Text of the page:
Interview with Stéphane Raymond: Stéphane Tessier. Directing and filming for this video: Nicolas St-Germain.
Stéphane Raymond (SR), centre frame, is speaking with historian and cultural animator Stéphane Tessier (ST). They are on a footpath on La Visitation Island near the Des Prairies River’s shore. They are discussing how Stéphane Raymond met Anne-Catherine Morel, his arrival in Sault-au-Récollet, and his life as a new resident of Île de la Visitation. Over the course of their discussion, Stéphane Raymond explains his Anishinaabe and Québécois roots, and how his parents met in Montreal’s Lafontaine Park.
SR My name is Stéphane Raymond. I have been living in Île de la Visitation for a few years now. I am the spouse of Anne-Catherine Morel. You met her before.
SR And we’ve been living together for 3 years now.
I am a Métis. In the Algonquian tongue, we say “Aptésie.” But my community is the Lac-Simon Anishinaabe. Also, my dad is Québécois. So I have two sets of roots.
ST How did you and your spouse meet?
SR Oh, we met on the Internet.
And at that moment in my life, I was living in La Verendrye Park, near the Grand Lake Victoria. It’s a tributary of the Ottawa River so, jokingly, I said I could come down to La Visitation Island by canoe.
ST And did you?
SR No, it’s kind of a long journey: I’d have to portage 10 or 12 times… (laughter)
SR Today, it’s way faster by bus.
ST But now you’re living on La Visitation Island. You still made it!
SR I still made it, for sure! You could even say I’ve become “sedentary” on the island.
ST And how do you like living in Île de la Visitation?
SR Well, I like it a lot because we’re just surrounded by the traces Indigenous people left behind. The Anishinaabe people were in the north of the island and the Mohawks were in the south. And there are still a lot of landmarks, like the “Sentier des sauvages,” now renamed the “Sentier des messagers” (path of the messengers).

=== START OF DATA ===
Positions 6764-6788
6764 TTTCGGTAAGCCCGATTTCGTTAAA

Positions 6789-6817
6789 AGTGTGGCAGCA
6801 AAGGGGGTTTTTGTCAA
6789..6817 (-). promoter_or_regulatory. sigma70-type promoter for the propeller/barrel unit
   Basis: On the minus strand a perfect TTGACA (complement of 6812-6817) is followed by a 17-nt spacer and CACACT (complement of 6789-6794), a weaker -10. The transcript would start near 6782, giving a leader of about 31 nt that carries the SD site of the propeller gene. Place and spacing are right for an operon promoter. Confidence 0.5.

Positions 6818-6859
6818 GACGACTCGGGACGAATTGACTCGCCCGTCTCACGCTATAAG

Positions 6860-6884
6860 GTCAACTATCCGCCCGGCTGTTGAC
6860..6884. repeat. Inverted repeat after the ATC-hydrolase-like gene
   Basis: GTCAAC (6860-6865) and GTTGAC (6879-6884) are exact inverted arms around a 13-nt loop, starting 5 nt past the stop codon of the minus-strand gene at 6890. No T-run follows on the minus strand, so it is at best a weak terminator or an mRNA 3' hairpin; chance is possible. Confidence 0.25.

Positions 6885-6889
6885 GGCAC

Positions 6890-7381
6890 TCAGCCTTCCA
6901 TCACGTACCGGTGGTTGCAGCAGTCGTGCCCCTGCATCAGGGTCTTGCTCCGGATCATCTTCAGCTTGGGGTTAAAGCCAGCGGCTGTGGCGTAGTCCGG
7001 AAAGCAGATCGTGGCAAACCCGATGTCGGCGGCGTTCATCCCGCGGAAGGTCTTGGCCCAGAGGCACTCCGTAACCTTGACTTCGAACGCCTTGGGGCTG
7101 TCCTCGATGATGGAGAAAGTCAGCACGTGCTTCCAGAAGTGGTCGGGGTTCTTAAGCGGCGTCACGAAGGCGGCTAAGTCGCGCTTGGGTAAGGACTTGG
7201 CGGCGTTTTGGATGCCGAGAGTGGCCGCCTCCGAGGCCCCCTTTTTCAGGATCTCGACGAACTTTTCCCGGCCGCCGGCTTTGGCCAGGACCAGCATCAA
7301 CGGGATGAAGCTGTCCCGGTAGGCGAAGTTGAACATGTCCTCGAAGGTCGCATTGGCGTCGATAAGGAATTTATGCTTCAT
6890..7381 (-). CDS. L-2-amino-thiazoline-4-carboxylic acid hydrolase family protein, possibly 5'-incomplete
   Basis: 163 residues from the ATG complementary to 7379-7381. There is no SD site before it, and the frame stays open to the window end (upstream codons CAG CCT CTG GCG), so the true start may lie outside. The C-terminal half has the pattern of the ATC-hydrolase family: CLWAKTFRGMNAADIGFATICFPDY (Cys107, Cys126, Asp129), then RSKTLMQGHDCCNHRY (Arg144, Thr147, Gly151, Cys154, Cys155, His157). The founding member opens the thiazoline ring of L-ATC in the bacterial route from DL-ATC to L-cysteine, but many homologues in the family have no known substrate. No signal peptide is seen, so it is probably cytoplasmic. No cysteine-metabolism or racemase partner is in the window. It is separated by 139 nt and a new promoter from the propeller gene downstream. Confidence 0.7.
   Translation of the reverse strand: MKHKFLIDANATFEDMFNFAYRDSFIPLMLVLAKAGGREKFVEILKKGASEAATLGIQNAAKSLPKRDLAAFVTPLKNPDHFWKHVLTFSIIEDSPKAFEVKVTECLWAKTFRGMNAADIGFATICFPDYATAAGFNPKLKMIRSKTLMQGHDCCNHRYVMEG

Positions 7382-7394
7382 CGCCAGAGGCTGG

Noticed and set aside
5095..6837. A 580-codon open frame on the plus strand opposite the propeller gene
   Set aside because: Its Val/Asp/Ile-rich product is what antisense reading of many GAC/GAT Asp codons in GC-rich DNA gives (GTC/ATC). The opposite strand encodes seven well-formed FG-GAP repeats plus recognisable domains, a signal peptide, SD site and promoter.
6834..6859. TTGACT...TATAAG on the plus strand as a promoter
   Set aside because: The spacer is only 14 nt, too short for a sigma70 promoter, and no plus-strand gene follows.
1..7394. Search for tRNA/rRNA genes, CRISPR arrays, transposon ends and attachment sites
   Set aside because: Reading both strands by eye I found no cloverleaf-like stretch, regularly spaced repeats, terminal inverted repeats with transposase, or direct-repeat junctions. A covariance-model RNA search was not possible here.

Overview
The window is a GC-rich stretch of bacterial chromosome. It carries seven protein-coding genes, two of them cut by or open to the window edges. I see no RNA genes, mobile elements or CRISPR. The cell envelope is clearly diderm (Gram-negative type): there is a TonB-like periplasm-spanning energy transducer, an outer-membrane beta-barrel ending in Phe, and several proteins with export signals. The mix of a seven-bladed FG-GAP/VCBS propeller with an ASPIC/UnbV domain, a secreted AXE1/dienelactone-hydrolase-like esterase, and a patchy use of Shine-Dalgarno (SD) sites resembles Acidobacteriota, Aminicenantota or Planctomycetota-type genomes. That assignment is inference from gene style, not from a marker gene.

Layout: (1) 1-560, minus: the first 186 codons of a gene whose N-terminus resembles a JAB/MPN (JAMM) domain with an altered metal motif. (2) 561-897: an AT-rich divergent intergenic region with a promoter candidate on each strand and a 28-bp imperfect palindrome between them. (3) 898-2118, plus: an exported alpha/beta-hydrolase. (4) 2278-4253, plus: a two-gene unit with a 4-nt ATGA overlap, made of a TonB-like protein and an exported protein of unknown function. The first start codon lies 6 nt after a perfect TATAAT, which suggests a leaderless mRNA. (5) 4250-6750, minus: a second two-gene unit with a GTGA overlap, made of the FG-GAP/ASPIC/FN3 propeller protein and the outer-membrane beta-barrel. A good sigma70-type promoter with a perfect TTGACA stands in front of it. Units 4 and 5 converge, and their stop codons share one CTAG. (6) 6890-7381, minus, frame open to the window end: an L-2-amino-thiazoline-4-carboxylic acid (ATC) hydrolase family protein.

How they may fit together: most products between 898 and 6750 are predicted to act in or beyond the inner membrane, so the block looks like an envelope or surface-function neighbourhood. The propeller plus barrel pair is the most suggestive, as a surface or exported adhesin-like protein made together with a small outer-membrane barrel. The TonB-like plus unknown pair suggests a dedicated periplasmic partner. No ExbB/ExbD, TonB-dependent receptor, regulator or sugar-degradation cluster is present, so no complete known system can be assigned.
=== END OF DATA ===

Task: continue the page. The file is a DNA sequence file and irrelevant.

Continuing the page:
So there has always been this nice coexistence between the Indigenous and Québécois people. And, listen, we’re still doing the same today.
ST That’s a polite way of putting it!
ST But you also have roots in Montreal…
ST Yes! I grew up in Rosemont…
SR … because at the time, when my parents got married, my mother was Indigenous and my father was Québécois, so she lost her rights, and I had never realized my origins until I was about 7, when my mother regained her rights.
And so, I did as well.
[notes about Bill C-31]
In 1985, the Indian Act was amended through Bill C-31 to remove certain discriminatory provisions and to conform the law to the Canadian Charter of Rights and Freedoms.
Among these changes:
- Indian women who marry a non-Indian no longer lose their status.
- Indian women who have lost their status by marrying a non-Indian are able to apply for their reintegration, as well as their children.
[the conversation resumes]
ST Your mother is a member of which nation? From what region is she from?
SR Anishinaabe, in Lac-Simon. They’re Algonquins, but today they prefer… They identify as Anishinaabe.
ST And how did your parents meet?
SR In Lafontaine Park! They met in Lafontaine Park.
My mother came to Montreal to study accounting. My father had lived in Montreal since he was a young boy. He was born in Saint-Hyacinthe. But he moved to Montreal very early in his life.
And that’s how they met.